Actus Reas and Men Rea

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Actus Reus and Mens Rea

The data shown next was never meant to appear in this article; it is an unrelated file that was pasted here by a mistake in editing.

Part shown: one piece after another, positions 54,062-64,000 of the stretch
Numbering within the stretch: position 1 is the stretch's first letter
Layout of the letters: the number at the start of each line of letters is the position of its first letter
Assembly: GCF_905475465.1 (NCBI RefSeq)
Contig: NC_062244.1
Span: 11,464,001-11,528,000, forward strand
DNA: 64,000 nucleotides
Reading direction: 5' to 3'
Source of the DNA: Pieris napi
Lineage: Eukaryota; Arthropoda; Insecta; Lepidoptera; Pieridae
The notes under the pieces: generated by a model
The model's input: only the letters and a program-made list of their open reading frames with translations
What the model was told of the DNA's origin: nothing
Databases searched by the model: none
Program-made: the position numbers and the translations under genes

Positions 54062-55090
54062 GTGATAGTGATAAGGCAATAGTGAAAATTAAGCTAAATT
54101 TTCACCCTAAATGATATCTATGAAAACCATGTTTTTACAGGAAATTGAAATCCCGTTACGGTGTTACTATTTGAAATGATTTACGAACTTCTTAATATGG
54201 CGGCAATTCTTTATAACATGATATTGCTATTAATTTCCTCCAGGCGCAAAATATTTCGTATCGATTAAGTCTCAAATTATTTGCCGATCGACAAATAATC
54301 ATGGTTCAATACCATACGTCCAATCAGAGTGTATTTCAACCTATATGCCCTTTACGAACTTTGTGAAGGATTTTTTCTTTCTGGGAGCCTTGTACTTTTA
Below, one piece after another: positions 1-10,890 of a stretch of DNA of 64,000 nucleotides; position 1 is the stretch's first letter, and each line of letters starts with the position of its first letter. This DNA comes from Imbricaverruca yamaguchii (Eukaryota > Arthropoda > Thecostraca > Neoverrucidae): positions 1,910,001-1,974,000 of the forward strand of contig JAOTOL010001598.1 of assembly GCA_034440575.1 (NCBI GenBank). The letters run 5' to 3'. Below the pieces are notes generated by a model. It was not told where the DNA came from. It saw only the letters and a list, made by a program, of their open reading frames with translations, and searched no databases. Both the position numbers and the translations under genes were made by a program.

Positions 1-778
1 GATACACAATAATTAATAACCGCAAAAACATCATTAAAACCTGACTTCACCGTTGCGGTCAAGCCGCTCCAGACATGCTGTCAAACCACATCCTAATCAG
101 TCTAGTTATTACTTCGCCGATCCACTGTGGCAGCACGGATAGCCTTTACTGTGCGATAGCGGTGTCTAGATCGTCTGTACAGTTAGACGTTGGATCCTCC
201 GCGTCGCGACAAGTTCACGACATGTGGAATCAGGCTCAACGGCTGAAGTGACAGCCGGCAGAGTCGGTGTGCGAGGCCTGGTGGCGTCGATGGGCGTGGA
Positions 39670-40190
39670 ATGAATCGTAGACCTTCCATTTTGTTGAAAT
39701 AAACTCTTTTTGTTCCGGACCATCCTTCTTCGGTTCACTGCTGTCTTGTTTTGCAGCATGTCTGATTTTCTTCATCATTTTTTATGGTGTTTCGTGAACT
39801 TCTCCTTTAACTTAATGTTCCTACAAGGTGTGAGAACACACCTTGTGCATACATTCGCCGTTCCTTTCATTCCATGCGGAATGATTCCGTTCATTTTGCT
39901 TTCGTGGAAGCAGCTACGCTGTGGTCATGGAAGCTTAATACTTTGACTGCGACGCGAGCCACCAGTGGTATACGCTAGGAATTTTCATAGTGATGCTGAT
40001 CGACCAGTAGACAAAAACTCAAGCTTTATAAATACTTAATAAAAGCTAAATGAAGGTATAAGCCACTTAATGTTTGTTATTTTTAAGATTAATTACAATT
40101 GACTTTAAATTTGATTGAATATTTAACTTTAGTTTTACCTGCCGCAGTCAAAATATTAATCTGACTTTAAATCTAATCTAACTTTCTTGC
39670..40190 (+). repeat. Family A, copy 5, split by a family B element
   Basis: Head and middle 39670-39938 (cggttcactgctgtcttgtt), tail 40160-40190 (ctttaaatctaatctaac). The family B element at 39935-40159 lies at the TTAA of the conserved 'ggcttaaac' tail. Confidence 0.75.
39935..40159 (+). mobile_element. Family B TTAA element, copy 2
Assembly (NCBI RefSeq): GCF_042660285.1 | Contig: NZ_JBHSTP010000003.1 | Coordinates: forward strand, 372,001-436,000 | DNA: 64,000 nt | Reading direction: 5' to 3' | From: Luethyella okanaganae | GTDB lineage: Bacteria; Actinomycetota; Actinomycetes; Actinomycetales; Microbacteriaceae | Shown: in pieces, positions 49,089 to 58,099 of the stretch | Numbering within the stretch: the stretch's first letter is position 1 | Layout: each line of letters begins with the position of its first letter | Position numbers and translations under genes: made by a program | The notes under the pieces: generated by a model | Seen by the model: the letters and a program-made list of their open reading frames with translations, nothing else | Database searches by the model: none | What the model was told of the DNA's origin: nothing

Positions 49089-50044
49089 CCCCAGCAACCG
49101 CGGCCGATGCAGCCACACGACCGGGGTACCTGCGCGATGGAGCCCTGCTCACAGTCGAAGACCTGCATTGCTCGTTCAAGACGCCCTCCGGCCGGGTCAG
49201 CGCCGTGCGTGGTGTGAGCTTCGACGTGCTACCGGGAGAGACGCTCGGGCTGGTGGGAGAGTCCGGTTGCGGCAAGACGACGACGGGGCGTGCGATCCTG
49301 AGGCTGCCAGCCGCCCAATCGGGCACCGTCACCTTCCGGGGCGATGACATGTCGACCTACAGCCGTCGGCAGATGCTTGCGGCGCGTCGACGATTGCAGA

Actus reus and mens rea are two of the five elements of a crime that the prosecution may have to prove to get a conviction in a criminal case. Actus reus is the criminal act. Mens rea is the intent to commit the crime. In general, the more serious a crime is, the more important it is for the prosecution to prove that both a criminal act was committed and that there was criminal intent. These more serious crimes are also known as conduct crimes. Not surprisingly, conduct crimes involve the proof of criminal conduct. Criminal conduct is often confused with criminal acts. The distinction is that criminal conduct involves both actus reus and mens rea, whereas a criminal act only involves actus reus. In the most severe of crimes, such as criminal homicide, three more elements of crime must be proven: concurrence, attendant circumstances and a bad result. Actus reus and mens rea are important because both elements are necessary to get a conviction beyond a reasonable doubt in a criminal case (Samaha, 2008, chap. 3). In order to qualify as actus reus, the act must be deemed a bodily movement that was voluntary. The reason for this is that the law is intended to punish people who meant to commit the act or can be blamed for the act. Only then are they responsible for the criminal acts they commit. Criminal law does not intend to punish people who are not responsible for the acts they committed. The problem is that most criminal codes provide vague descriptions of what a voluntary act is. Many times, the definition needs to be inferred by looking at the list of exceptions (involuntary acts) to voluntary acts. An appeal in case of Brown v. State centered around whether the jury should be given specific instructions by the judge on how to ascertain whether an act was voluntary. The defendant in that case, Alfred Brown, was bumped with a moholding was that the defendant was entitled to have the jury consider the voluntariness of his...
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